Med Lands cites:
[115] Chronicon Polono-Silesiacum, MGH SS XIX, p. 565.
[116] Chronica principum Poloniæ, Silesiacarum Scriptores I, p. 98.
[117] Chronica Albrici Monachi Trium Fontium 1141, MGH SS XXIII, p. 834.
[118] Annales Capituli Cracoviensis 1225, MGH SS XIX, p. 596.
[119] Annales Capituli Cracoviensis 1229, MGH SS XIX, p. 596.
[120] Petry, Menzel & Irgang (2000), Band I, pp. 96-8.
[121] Annales Wratislavienses 1238, MGH SS XIX, p. 527.
[122] Epytaphia ducum Slezie, MGH SS XIX, p. 551.
[123] Chronicon Polono-Silesiacum, MGH SS XIX, p. 566.
[124] Annales Wratislavienses 1238, MGH SS XIX, p. 527.
[125] Epytaphia ducum Slezie, MGH SS XIX, p. 551.
[126] Chronica principum Poloniæ, Silesiacarum Scriptores I, p. 108.6
He was Duke of Opole between 1201 and 1202.12 He was Duke of Silesia (Wroclaw) between 1201 and 1238.12 He was Duke of Kalisz between 1206 and 1207.12 He was High Duke Poland; Duke of greater Polandee attached map of Henryk's kingdom (from Wikipedia: By derivative work: Greg84 (talk)_Mon_Henrykow_Slaskich_(1201-1241).png:Zuber & MariuszR Translation into English - _Mon_Henrykow_Slaskich_(1201-1241).png, CC BY-SA 3.0, https://commons.wikimedia.org/w/index.php?curid=4805177) between 1232 and 1238.12 He was Duke of Kalisz in 1234.12

Family

Saint Hedwig (?) von Andechs, Duchess of Silesia b. bt 1176 - 1180, d. 13 Oct 1243
Children

Citations

  1. [S1438] Miroslav Marek, online http://genealogy.euweb.cz/index.html, unknown author (e-mail address), downloaded updated 15 May 2003, Piast 4 page: http://genealogy.euweb.cz/piast/piast4.html
  2. [S1490] Genealogics Website (oiginated by Leo van de Pas, continued by Ian Fettes), online http://www.genealogics.org/index.php, Henryk I 'the Bearded': http://www.genealogics.org/getperson.php?personID=I00030718&tree=LEO. Hereinafter cited as Genealogics Website.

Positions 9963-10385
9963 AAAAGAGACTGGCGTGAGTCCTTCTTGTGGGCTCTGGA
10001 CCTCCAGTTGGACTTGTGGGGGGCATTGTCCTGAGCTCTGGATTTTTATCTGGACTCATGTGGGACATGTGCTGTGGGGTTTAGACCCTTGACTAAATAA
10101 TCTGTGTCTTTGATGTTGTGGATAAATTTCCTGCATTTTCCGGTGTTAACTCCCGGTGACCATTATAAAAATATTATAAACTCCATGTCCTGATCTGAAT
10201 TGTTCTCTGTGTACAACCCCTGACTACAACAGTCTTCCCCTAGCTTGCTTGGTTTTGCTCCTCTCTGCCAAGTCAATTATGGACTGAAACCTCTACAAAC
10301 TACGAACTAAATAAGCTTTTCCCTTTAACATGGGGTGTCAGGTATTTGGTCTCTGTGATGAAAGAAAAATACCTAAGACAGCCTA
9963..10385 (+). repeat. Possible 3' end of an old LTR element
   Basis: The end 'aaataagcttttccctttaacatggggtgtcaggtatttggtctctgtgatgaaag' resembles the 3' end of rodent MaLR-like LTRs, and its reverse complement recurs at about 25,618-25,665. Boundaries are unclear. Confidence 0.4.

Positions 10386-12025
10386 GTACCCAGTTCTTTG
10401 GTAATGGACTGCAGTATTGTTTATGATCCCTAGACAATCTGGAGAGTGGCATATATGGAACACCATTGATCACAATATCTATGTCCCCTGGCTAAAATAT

3. [S2203] Foundation for Medieval Genealogy (FMG): MEDIEVAL LANDS - A prosopography of medieval European noble and royal families, online http://fmg.ac/Projects/MedLands/index.htm, https://fmg.ac/Projects/MedLands/SILESIA.htm#BoleslawIdied1201B. Hereinafter cited as FMG Medieval Lands Website.
  4. [S1490] Genealogics Website, online http://www.genealogics.org/index.php, Christina: https://www.genealogics.org/getperson.php?personID=I00079769&tree=LEO
  5. [S1490] Genealogics Website, online http://www.genealogics.org/index.php, Boleslaw I: http://www.genealogics.org/getperson.php?personID=I00079768&tree=LEO
  6. [S2203] FMG Medieval Lands Website, online http://fmg.ac/Projects/MedLands/index.htm, https://fmg.ac/Projects/MedLands/SILESIA.htm#HeinrichIdied1238
  7. [S1438] Miroslav Marek, updated 15 May 2003, Diessen 2 page: http://genealogy.euweb.cz/diessen/diessen2.html
  8. [S1490] Genealogics Website, online http://www.genealogics.org/index.php, St. Hedwig von Meran: http://www.genealogics.org/getperson.php?personID=I00030719&tree=LEO
  9. [S2374] Find a Grave, online http://www.findagrave.com/, Find A Grave, database and images (https://www.findagrave.com : accessed 05 January 2020), memorial page for Henryk I “Henry I the Bearded” Brodaty (1165–19 Mar 1238), Find A Grave Memorial no. 96799301, citing Sanctuary of St. Jadwiga in Trzebnica, Trzebnica, Powiat trzebnicki, Dolno?l?skie, Poland ; Maintained by A.D.L (contributor 47895058), at: https://www.findagrave.com/memorial/96799301/henryk_i-brodaty. Hereinafter cited as Find a Grave.
  10. [S2203] FMG Medieval Lands Website, online http://fmg.ac/Projects/MedLands/index.htm, https://fmg.ac/Projects/MedLands/CARINTHIA.htm#HedwigMeranodied1243
  11. [S1490] Genealogics Website, online http://www.genealogics.org/index.php, Henryk I 'the Bearded': https://www.genealogics.org/getperson.php?personID=I00030718&tree=LEO
  12. [S1953] Wikipedia: The Free Encyclopedia, online http://en.wikipedia.org/wiki/Main_Page, https://en.wikipedia.org/wiki/Henry_the_Bearded. Hereinafter cited as Wikipedia.
  13. [S1490] Genealogics Website, online http://www.genealogics.org/index.php, Henryk II 'the Pious': https://www.genealogics.org/getperson.php?personID=I00030716&tree=LEO

Saint Agnes (Anezka) (?) of Prague1

F, #58366, b. 1205, d. 6 March 1282
FatherPrzemysl I Ottokar (?) King of Bohemia1 b. c 1155, d. 15 Dec 1230
MotherConstantia/Konstancia (?) of Hungary1 b. c 1180, d. 6 Dec 1240
Last Edited10 Aug 2003
     Saint Agnes (Anezka) (?) of Prague was born in 1205 at Prague, Okres Praha, Bohemia, Czech Republic (now).1,2 She and Heinrich VII (?) von Hohenstaufen, King of Germany were engaged. Saint Agnes (Anezka) (?) of Prague and Friedrich II/IV Roger (?) Holy Roman Emperor, King of Jerusalem were engaged.2